They wouldn’t have been hired by your company. They surely wouldn’t have been promoted. And had they made their way up the corporate ladder, they would have been “those guys.”
The outcasts, eccentric and impossibly difficult people that everyone else looks at with a sigh and shake of the head.
But genius always starts with heart.
And that’s the sort of complicated, hard-to-work-with leadership that you might not find appealing right away. Or at all.
It’s always been that way:
- Author H. G. Wells left school at the age of 14, then went on to become one of the greatest authors of all time. Would you have hired a high school drop out?
- Nicolo Paganini, at 17, dazzled audiences with his virtuosity; then pawned his violin in order to pay gambling debts. Would you have promoted an addict?
- Jack London went bankrupt at 20 after joining the “gold rush” in Alaska. He went on to become the greatest writer of the 20th century. Would you have trusted someone so inexperienced?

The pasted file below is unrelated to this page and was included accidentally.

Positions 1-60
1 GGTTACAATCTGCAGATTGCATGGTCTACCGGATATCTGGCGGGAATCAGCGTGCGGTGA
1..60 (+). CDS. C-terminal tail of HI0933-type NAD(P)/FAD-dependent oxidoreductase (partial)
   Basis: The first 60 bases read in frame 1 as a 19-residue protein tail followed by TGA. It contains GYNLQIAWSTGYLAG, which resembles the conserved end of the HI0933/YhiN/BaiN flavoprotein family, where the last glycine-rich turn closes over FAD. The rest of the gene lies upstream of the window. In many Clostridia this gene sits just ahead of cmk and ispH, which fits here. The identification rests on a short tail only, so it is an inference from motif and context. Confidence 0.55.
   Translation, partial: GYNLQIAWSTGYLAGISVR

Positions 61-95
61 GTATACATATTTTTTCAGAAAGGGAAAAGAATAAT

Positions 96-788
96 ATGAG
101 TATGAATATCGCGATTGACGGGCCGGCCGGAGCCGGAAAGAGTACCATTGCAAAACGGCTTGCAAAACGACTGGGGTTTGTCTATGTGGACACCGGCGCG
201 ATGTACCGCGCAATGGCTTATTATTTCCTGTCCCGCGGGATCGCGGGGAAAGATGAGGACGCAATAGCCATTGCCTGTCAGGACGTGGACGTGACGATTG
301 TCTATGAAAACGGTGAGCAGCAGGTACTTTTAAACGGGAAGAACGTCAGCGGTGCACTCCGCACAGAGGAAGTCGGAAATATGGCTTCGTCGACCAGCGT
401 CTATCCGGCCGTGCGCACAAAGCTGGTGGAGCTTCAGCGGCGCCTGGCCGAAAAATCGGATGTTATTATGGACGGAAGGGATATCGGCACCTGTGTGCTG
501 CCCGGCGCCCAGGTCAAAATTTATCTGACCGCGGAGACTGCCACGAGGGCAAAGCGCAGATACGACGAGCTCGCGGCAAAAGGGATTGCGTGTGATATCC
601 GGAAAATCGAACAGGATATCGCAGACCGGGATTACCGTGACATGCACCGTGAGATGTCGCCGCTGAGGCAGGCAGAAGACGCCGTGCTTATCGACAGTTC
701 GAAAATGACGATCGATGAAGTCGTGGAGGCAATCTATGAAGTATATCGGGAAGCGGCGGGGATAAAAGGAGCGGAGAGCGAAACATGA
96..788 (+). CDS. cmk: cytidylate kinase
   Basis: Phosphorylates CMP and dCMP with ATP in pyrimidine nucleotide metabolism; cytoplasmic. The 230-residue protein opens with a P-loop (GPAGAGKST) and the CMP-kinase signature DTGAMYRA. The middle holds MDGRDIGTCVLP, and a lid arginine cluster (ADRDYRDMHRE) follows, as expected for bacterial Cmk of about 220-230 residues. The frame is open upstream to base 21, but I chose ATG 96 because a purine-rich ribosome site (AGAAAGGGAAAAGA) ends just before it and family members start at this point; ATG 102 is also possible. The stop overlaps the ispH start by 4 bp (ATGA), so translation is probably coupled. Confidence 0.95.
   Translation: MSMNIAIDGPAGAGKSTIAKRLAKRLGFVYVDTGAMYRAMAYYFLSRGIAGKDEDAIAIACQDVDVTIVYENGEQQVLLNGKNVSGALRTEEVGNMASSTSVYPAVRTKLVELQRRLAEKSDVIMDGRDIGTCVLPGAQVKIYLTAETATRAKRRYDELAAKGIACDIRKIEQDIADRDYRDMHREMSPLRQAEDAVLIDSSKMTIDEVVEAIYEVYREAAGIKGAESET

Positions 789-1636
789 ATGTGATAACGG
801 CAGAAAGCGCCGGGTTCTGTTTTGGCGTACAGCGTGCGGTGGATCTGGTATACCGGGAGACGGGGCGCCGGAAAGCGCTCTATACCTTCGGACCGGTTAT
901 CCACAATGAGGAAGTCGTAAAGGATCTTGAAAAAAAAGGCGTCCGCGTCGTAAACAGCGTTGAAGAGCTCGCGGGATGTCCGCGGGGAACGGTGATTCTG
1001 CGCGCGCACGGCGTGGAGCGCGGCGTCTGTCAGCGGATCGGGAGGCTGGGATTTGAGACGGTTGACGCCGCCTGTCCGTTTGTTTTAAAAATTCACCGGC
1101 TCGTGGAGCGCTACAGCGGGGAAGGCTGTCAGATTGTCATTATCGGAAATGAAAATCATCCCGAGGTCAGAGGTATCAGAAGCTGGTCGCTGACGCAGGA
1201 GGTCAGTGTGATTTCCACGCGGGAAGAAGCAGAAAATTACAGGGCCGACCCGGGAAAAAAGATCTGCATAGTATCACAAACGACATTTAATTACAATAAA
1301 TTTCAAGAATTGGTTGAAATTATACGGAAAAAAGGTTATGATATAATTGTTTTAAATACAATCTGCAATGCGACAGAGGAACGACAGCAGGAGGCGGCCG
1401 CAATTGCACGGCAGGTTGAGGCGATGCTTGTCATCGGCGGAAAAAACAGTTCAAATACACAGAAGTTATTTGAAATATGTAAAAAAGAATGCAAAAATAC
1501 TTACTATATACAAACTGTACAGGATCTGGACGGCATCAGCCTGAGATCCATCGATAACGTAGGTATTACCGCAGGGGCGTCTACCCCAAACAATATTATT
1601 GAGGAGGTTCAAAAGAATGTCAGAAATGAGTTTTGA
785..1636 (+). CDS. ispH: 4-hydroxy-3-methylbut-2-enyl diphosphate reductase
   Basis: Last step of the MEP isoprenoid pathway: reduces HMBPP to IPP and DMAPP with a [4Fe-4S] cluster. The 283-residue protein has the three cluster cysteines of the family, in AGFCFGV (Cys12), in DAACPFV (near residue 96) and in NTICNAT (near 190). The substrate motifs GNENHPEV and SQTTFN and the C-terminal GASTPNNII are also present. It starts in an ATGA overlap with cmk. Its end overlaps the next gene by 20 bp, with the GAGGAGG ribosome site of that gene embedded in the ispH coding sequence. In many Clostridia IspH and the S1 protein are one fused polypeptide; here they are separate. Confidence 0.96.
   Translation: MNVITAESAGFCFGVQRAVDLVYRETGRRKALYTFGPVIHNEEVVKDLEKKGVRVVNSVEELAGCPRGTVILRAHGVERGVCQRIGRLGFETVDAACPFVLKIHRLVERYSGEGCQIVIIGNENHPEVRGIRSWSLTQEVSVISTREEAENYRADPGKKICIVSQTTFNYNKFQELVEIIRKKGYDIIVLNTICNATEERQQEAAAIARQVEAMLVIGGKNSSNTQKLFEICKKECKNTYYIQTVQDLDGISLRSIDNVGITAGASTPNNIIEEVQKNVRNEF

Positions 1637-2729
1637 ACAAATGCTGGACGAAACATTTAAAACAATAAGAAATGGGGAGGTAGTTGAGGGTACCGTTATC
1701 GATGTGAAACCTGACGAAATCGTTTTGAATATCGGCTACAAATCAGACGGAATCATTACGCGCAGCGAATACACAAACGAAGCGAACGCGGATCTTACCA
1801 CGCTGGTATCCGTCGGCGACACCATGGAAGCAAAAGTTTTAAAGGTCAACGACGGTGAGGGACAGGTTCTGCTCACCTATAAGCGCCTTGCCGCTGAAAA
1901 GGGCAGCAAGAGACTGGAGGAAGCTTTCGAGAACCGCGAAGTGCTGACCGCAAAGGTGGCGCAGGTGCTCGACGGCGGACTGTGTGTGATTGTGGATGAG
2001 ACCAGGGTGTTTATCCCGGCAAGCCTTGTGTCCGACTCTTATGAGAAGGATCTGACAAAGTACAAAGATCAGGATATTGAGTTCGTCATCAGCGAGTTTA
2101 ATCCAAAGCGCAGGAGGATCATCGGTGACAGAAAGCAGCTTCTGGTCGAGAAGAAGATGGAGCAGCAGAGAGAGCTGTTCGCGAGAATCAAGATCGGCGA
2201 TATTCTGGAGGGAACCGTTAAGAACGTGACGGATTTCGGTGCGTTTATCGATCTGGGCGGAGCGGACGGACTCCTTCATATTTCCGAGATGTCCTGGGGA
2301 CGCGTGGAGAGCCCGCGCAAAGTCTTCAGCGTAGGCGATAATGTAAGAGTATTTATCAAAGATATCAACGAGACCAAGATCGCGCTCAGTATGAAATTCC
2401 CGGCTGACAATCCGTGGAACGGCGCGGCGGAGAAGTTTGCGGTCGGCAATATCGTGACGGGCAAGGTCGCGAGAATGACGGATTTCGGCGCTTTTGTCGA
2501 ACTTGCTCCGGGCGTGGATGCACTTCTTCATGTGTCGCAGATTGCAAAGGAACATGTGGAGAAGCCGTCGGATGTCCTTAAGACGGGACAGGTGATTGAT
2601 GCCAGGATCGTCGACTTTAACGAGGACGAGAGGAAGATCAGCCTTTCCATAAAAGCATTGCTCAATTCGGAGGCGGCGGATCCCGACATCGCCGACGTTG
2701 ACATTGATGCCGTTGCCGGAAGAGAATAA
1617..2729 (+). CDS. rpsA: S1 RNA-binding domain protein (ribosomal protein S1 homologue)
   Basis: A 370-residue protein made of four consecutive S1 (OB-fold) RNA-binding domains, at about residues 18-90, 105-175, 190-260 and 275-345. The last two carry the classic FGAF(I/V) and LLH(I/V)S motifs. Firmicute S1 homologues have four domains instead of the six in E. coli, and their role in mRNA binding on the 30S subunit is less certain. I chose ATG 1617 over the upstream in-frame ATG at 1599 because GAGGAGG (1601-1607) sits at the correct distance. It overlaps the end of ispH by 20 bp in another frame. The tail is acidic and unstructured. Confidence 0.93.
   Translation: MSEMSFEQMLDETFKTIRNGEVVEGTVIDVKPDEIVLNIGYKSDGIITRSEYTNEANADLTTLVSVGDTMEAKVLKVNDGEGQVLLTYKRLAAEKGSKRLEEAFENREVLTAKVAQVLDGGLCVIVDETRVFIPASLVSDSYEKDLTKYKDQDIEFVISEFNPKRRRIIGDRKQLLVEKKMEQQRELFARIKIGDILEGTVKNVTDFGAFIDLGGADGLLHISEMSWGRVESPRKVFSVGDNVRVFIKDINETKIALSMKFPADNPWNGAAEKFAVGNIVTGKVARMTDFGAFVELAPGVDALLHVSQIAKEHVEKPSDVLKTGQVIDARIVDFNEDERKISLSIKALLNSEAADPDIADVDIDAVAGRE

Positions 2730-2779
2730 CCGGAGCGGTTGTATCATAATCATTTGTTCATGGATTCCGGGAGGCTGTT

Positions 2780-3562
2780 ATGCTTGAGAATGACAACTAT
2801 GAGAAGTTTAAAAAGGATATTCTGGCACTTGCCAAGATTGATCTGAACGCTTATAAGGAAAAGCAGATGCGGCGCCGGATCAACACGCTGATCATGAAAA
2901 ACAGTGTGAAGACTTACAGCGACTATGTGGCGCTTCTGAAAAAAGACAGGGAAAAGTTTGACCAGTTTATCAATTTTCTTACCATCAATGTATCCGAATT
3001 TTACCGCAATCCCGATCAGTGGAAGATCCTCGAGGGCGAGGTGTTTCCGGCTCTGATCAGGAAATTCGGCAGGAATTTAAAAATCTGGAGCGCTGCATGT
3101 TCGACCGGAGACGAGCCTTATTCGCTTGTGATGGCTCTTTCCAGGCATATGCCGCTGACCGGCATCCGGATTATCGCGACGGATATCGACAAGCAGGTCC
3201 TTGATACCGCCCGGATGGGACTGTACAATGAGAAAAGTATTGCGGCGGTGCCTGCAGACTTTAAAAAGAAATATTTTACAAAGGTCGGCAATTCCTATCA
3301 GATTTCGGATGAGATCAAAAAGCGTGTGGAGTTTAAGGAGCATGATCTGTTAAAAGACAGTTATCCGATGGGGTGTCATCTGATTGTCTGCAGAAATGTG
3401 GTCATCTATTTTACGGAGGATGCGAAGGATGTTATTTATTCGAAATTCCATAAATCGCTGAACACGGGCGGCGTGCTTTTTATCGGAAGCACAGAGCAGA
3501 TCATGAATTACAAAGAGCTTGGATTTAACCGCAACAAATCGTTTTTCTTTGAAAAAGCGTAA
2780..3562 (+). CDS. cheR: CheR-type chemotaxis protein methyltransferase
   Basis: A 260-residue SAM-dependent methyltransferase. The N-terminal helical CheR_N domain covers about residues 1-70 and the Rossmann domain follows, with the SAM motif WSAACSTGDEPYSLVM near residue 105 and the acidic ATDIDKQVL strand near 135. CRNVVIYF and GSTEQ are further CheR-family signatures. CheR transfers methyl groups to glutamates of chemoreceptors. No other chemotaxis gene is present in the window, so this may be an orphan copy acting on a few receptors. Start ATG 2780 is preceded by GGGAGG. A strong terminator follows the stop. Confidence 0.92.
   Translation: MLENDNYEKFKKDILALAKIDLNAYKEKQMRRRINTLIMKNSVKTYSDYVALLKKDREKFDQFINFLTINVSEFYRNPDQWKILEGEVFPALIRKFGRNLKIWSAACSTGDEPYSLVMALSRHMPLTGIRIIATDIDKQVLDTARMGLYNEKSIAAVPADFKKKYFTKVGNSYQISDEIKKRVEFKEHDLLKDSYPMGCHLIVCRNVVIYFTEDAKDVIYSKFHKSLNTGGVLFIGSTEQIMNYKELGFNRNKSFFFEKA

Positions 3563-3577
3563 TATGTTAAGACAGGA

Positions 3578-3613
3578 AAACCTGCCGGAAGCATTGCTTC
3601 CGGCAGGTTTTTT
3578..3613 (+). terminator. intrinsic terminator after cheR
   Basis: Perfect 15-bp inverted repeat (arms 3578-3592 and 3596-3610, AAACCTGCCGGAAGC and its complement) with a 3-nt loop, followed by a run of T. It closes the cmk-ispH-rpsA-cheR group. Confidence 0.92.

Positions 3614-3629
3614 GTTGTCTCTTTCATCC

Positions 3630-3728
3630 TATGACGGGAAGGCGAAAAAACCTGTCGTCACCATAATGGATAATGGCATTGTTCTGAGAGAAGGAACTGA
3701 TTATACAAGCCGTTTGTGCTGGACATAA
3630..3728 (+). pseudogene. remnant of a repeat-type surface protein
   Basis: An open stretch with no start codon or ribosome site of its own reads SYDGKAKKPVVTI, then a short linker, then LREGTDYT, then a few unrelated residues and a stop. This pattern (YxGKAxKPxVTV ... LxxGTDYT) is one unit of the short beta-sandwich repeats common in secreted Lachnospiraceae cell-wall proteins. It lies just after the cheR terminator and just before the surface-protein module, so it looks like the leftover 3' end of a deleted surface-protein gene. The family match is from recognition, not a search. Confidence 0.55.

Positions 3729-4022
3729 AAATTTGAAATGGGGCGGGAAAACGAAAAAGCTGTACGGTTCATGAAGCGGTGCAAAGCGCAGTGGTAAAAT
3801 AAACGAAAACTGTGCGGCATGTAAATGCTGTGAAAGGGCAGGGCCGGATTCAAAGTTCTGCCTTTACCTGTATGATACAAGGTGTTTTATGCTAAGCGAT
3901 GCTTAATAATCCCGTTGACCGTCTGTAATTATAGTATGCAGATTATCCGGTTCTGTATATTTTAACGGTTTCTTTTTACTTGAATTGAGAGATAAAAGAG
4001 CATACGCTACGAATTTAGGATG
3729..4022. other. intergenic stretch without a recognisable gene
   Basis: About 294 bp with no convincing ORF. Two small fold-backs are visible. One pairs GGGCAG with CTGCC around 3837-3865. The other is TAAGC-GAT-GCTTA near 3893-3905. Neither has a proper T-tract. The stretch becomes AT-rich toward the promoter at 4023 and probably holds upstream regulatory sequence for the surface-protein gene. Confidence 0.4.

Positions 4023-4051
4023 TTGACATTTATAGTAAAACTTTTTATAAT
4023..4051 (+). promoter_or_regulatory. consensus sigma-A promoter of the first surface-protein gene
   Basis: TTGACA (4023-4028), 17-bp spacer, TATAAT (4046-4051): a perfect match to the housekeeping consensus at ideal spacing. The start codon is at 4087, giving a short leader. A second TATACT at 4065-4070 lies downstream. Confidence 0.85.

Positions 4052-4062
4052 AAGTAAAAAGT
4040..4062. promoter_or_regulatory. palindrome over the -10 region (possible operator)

- Thomas Edison invented the electronic vote recorder at age 21 . No one bought it. Not one. Would you give a failed promoter another chance?
But they all had heart.
And that made the difference.
And it will make the difference for you as well.
Only hire people who have heart. When things get tough — and they always do — you’ll need that craziness and passion to help you navigate towards success.
In the end, apathy will kill every dream you ever have.
Don’t let people who don’t care near those who do.
Think about that when you’re adding new people to your team. Think about that when you can’t decide who should stay.
Hire for heart. Fire for apathy.